Price points: $9 LABR, $3 Tout Wars.
Kendall Graveman, SP, Oakland Athletics
Some of these picks are plays for upside; others make it for their heightened basement-level expectations (among late-rounders). Graveman is more of the latter, a pitcher without the blazing fastball or filthy breaking pitch to accumulate strikeouts in bunches. But he has the two-seamer/cutter/change combination that tends to narrow righty/lefty splits and that generates many grounders, therefore minimizing disastrous results. He's likely to make the Athletics' rotation to begin the season, and with that ballpark behind him, at the bare minimum he should have some streaming utility.
Price points: $5 LABR, $4 Tout Wars.
Kyle Gibson, SP, Minnesota Twins
Remember what I said about Graveman? Gibson is the exact opposite: He's a play for upside. Watching him, I've got little doubt that he has the slider/changeup combination to thrive -- or at least be a mid-rotation guy -- in the bigs, but from outing to outing in 2014, no one was less consistent. Consider: In six of his starts, he generated misses on more than 30 percent of hitters' swings; in seven others, his "miss rate" was sub-12 percent. That's a massive disparity, and it makes me wonder whether he's a small pitch-arsenal tweak away from a breakthrough.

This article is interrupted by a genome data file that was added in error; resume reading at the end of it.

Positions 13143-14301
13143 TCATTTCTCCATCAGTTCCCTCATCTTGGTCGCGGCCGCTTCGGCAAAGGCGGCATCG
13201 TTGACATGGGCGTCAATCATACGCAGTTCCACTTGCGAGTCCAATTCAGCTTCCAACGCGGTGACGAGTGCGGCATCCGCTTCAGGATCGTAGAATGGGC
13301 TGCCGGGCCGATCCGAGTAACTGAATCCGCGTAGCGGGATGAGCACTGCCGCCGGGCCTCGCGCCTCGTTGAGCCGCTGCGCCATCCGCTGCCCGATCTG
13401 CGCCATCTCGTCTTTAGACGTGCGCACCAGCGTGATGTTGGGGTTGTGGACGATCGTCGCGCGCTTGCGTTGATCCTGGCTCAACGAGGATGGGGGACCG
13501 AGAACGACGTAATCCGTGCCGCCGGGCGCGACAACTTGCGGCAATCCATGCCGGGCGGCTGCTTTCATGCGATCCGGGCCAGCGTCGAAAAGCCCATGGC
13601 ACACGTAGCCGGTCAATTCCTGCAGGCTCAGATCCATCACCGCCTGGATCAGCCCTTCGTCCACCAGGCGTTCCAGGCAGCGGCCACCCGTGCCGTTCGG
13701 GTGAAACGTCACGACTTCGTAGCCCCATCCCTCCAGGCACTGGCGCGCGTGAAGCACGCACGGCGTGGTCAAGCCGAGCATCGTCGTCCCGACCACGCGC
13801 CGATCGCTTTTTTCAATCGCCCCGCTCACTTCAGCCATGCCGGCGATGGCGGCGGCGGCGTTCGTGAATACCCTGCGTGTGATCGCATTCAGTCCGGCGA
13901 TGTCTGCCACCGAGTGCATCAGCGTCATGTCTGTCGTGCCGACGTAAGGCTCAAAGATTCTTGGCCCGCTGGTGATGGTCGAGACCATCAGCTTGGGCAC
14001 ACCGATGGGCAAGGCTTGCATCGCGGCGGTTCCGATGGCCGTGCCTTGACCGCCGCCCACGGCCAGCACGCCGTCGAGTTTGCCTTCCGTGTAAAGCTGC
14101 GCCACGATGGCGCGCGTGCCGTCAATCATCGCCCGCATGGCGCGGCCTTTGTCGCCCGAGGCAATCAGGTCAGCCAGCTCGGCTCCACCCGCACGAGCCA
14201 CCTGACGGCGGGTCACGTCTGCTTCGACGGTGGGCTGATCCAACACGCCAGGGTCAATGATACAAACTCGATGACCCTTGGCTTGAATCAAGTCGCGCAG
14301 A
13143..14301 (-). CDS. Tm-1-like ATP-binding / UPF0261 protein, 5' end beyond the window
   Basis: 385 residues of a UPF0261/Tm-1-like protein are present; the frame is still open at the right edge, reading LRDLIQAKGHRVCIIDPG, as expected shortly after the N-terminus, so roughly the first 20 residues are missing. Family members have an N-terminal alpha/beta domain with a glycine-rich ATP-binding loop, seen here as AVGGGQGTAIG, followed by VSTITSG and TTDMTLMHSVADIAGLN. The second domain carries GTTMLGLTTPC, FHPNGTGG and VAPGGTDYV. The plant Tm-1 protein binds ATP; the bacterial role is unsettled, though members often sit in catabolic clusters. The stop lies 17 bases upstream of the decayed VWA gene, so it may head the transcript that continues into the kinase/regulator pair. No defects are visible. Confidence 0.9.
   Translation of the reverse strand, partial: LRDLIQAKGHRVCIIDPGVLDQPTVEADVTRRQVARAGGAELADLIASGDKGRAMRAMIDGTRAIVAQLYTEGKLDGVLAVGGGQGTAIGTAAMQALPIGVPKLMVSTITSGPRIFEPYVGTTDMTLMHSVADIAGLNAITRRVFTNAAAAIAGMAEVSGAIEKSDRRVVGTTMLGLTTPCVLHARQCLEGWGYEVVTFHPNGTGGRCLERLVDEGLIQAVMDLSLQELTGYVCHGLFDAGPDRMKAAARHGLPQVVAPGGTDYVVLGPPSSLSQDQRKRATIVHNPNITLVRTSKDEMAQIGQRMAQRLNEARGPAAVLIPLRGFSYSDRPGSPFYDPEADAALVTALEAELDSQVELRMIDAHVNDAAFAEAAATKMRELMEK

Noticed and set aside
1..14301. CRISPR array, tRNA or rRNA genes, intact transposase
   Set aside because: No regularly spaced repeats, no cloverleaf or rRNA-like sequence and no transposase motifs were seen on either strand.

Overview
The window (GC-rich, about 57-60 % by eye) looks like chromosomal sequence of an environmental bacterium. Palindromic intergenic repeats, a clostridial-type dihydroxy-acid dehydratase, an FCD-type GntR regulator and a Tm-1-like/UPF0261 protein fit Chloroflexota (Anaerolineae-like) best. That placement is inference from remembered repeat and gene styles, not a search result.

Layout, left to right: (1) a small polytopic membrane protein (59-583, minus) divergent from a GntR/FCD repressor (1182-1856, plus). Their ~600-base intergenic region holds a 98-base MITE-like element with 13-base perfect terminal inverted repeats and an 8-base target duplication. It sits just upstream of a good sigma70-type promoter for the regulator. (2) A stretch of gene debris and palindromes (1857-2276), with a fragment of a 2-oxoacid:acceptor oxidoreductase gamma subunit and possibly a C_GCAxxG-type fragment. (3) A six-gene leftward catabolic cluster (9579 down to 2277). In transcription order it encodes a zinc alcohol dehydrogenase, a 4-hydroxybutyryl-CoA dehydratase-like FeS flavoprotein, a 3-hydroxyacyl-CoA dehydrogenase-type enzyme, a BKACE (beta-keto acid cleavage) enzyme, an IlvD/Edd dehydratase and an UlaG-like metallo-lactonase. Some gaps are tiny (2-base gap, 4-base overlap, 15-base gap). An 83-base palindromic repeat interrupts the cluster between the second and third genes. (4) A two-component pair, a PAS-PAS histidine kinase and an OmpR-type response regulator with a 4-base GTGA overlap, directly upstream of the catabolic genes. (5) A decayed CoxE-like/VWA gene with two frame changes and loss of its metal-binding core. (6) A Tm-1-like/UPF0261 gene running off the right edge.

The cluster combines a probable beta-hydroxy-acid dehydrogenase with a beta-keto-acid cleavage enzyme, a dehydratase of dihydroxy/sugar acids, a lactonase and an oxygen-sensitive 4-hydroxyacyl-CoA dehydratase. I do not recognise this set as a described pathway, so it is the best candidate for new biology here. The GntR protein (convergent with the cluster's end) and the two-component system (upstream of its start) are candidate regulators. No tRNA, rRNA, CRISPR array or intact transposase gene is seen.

Price points: $2 LABR, $2 Tout Wars.
Alex Guerrero, 2B, Los Angeles Dodgers
Every time I watch this spring, he's driving the ball with authority and/or hitting the ball to the opposite field. In short, he's not going to make this team simply because his contract stipulates it; he's going to make it because, thanks to his refined approach, he deserves it. And let's not forget, Guerrero had .284 isolated power last season in Triple-A -- yes, in that hitters' heaven known as the Pacific Coast League, but let's also recognize that the PCL's overall mark was .152 (the MLB average was .135), showing how far and beyond it he finished. Plus, he has two steals thus far this spring -- he had 14 combined in 624 games between the U.S. minors and Cuba. Third base is an option for Guerrero, considering the Dodgers' projected starter there is Juan Uribe. That said, the signing of Hector Olivera might fill that void aptly, as well. Even if Guerrero has to settle for a utility role, he's worth a stash. Price points: $3 LABR, $6 Tout Wars (both paid pre-Olivera signing).